Writing data into existing home folders as part of an installation package

I have been in a few scenarios where we need to deploy a package and put a file into the home folder of each user on the target system. Of course if we are using Casper we can just create a DMG package and use the “fill existing users” option. The below script gives you a way of doing this if you don’t have Casper deploying the package.

We start off by deploying the app / software via the package as normal. In this example we put the file we want to end up in the users home folders in /tmp. We then use a while loop to copy the file into each users home folder (excluding the Shared and Guest directories):


     # Sets the file name as a variable

counter=`ls /Users | grep -v Shared | grep -v Guest | grep -v .localized | grep -v .DS_Store | grep -c "[A-z 0-9]"`
     # Outputs the number of folders in the /Users directory, excluding the Shared & Guest directories

# Loop start

     while [ $counter -ne 0 ]
               targetFolder=`ls /Users | grep -v Shared | grep -v Guest | grep -v .localized | grep -v .DS_Store | grep "[A-z 0-9]" | head -$counter | tail -1`
                    # Gets the target folder name (there’s probably a better way to do this but it works!)

               cp $fileName /Users/$targetFolder/Desktop/
                    # Copies the file into place

               chown $targetFolder /Users/$targetFolder/Library/Preferences/ByHost/com.apple.QuickTime.$uuid.plist
                    # Set the correct owner on the file

               counter=$(( $counter - 1 ))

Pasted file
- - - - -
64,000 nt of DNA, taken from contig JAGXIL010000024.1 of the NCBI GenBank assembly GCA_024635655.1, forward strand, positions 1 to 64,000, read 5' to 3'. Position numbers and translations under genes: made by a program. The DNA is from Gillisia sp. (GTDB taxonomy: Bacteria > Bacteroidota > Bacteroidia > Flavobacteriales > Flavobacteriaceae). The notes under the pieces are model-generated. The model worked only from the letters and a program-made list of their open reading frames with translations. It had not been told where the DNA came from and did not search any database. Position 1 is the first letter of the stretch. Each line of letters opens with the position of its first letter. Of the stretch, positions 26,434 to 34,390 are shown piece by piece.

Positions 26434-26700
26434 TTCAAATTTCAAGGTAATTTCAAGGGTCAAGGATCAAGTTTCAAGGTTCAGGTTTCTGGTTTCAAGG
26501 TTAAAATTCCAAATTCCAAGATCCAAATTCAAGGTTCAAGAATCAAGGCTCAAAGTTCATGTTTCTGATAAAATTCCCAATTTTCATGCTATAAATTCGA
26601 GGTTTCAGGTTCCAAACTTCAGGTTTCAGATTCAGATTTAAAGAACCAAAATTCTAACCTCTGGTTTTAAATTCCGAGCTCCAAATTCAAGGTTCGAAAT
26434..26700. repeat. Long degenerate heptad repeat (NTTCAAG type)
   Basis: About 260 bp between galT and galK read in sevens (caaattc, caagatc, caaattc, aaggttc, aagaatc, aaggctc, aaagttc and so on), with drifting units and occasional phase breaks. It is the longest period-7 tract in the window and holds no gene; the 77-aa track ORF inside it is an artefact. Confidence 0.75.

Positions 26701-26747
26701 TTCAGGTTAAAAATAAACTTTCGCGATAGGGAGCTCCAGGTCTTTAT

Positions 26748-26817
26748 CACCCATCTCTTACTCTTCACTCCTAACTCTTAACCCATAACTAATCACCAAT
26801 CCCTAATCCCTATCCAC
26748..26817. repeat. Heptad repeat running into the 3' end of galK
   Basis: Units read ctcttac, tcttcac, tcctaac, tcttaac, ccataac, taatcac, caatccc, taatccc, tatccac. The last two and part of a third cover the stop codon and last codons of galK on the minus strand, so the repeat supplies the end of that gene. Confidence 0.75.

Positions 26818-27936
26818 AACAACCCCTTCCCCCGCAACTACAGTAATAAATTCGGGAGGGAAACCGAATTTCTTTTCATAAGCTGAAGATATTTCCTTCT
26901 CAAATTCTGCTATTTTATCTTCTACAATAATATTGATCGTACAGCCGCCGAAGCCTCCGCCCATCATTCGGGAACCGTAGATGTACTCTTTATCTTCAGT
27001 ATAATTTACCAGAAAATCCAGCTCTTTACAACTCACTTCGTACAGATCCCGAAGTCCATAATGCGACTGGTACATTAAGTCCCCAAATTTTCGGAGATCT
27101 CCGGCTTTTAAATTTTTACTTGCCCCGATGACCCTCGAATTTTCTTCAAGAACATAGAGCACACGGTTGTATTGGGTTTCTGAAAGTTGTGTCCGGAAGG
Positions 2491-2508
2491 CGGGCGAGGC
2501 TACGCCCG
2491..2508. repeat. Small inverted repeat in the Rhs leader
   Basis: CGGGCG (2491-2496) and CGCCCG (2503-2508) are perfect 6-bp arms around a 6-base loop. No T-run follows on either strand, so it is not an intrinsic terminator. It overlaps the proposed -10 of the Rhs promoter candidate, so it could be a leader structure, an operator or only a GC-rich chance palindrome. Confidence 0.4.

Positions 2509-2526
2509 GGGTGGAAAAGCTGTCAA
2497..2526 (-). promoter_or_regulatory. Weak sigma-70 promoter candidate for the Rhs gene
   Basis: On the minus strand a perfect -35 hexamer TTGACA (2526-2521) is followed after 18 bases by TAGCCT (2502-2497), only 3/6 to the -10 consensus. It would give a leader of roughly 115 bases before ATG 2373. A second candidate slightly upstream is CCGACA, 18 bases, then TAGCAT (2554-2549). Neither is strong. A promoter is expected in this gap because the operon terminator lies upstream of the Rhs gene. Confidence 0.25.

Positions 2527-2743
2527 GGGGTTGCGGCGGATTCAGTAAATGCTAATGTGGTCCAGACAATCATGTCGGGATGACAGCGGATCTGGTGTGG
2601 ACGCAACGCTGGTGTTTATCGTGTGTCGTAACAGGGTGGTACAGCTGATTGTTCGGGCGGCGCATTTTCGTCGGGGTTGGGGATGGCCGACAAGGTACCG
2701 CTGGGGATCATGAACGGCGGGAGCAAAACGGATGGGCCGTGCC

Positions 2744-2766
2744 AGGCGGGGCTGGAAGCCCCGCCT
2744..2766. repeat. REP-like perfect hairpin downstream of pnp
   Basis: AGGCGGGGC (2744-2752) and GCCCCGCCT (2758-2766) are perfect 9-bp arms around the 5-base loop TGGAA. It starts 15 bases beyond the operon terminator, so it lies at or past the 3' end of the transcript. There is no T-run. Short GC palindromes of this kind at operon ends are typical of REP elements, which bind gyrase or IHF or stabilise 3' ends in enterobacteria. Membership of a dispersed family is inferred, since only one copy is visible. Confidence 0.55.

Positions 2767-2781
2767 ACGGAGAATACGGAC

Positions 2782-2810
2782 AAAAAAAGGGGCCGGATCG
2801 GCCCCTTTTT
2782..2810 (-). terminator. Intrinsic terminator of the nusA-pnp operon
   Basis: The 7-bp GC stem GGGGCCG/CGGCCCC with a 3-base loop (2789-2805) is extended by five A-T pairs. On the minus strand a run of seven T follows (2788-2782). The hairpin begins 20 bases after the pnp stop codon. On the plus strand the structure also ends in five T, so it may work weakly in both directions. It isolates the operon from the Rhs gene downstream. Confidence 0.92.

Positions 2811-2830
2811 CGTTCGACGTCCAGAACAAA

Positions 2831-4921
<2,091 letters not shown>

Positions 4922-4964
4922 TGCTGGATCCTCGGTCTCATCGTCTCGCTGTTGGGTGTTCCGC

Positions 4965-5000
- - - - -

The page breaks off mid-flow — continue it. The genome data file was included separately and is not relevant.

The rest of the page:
# Reduces the counter by 1

exit 0

5 Replies to "Writing data into existing home folders as part of an installation package"

  • Graham Gilbert

    What about users that don’t have their home directory in /Users? It would be better to use dscl to get each user’s home directory, or even better still, copy the files on login using a tool like outset or scriptrunner – then you catch all existing and future users.

  • I agree, this is a basic fix for a specific scenario. DSCL would be a good option as this script assumes (or only catches) home folders in /Users. I thought I’d share it in case it helps someone out!

  • Just to clean the script up a little, you could use:

    targetFolder=`ls /Users | grep -v -E ‘grep -v ‘Shared|Guest|.localized|.DS_Store’ | grep “[A-z 0-9]” | head -$counter | tail -1`

    instead of

    targetFolder=`ls /Users | grep -v Shared | grep -v Guest | grep -v .localized | grep -v .DS_Store | grep “[A-z 0-9]” | head -$counter | tail -1`

    The -E option lets you put multiple search patterns into one command so it makes it a bit shorter.

  • Oops…

    * it should read:

    targetFolder=`ls /Users | grep -v -E ‘Shared|Guest|.localized|.DS_Store’ | grep “[A-z 0-9]” | head -$counter | tail -1`
  • Bryan Vines

    I agree with David Acland with regard to using DSCL to determine users’ home directories.

    You can get a list of users this way, filtering out root, daemon, nobody, Guest, and system users whose names begin with an underscore:
    dscl . list /users | grep -v “^_” | grep -v “^root” | grep -v “^daemon” | grep -v “^nobody” | grep -v “^Guest”

    Then you can loop through the list of usernames, asking DSCL for the home directory:
    dscl . read /users/$userName/ NFSHomeDirectory

    You’ll want to slice the “NFSHomeDirectory: ” text from that command’s result to get the path to that particular user’s home.

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